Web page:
Smithee described the gun Legan used as an AK-47 style assault rifle “that had been purchased legally in Nevada on July 9” — although it would have been illegal to bring across state lines to California. FBI agents early Monday raided a unit in a triplex in Walker Lake, Nevada, that Legan was believed to have used “during the days prior” to the Gilroy shootings.
Around the same time, officers and agents searched the Gilroy home of Legan’s family Monday morning. It’s unclear when Legan moved to Nevada and when he returned, Smithee said. He would likely have had to have been a resident of Nevada to purchase the gun legally.
Why he came home to the Garlic Festival, to carry out his deadly shooting spree, was a question authorities couldn’t answer.
The event that draws 100,000 people over three days is considered one of the largest food festivals in the country and a “homecoming” for locals who attend every year.
The suspect is the grandson of former Santa Clara County Supervisor Tom Legan, who died last year. The three victims include 6-year-old Stephen Romero, who is related to San Jose City Councilwoman Maya Esparza, and Keyla Salazar, 13, who is also from San Jose. Also killed was Trevor Irby, 25, who was from upstate New York but recently living in Santa Cruz with his girlfriend.
Nearly two dozen people were injured, including 11 who were hospitalized with gunshot wounds. At least one remained in critical condition Monday. Many of the shooting survivors were improving Monday, hospital officials said.
“I’ve been doing this 20 years, and it’s just sickening,” said Gov. Gavin Newsom, who visited five gunshot victims at Santa Clara Valley Medical Center in San Jose.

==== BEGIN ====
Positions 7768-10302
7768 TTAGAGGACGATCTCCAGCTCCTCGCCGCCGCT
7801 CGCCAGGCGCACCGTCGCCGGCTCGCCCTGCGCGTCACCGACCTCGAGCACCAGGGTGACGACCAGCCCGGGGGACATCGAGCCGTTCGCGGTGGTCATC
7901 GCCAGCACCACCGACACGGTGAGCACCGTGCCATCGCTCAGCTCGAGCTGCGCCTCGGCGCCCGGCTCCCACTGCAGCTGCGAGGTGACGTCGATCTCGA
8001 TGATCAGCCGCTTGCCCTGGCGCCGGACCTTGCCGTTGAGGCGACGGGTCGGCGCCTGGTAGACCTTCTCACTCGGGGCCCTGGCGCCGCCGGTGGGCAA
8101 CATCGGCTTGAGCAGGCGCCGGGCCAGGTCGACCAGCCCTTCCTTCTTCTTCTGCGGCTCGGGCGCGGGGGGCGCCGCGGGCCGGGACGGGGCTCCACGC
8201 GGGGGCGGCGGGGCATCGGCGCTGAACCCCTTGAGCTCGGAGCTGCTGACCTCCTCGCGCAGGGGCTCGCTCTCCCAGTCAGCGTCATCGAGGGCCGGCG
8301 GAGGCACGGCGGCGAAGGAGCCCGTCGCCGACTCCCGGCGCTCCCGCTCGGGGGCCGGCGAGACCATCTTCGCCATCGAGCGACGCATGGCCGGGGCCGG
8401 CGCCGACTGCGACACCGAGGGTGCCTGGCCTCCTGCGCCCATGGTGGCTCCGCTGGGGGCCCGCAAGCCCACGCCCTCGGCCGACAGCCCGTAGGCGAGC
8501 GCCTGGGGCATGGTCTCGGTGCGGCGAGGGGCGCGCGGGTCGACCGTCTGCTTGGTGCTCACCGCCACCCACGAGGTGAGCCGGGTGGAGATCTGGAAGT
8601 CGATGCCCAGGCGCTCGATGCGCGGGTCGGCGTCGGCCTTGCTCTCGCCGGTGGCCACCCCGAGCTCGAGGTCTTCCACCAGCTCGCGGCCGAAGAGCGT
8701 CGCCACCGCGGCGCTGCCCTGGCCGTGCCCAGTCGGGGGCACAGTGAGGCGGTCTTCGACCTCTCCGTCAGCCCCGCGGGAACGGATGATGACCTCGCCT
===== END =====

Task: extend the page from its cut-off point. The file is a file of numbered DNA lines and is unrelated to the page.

“Nothing I can say can change what’s happened,” he told reporters about his conversations with victims inside. “I don’t know what I can possibly say to make you feel better except, God bless you, and I’m so sorry, not only what’s happened to you, but what’s happening in this country, in this state, in this nation of ours. We’re here for you.”
Alberto Romero, 33, of San Jose, speaks about the death of his son Stephen Romero, 6, while outside Santa Clara Valley Medical Center in San Jose, Calif. on Monday, July 29, 2019. Romero’s son and wife were shot by an active shooter while attending the Garlic Festival in Gilroy. Stephen Romero died after being transported to St. Louise Regional Hospital in Gilroy. (Jose Carlos Fajardo/Bay Area News Group)
The horror started Sunday evening for Alberto Romero at home in San Jose when his wife, Barbara Aguirre, called to say their 6-year-old son, Stephen, had been shot in the back and taken away by paramedics. She had been shot in the stomach and hand and her mother in the leg.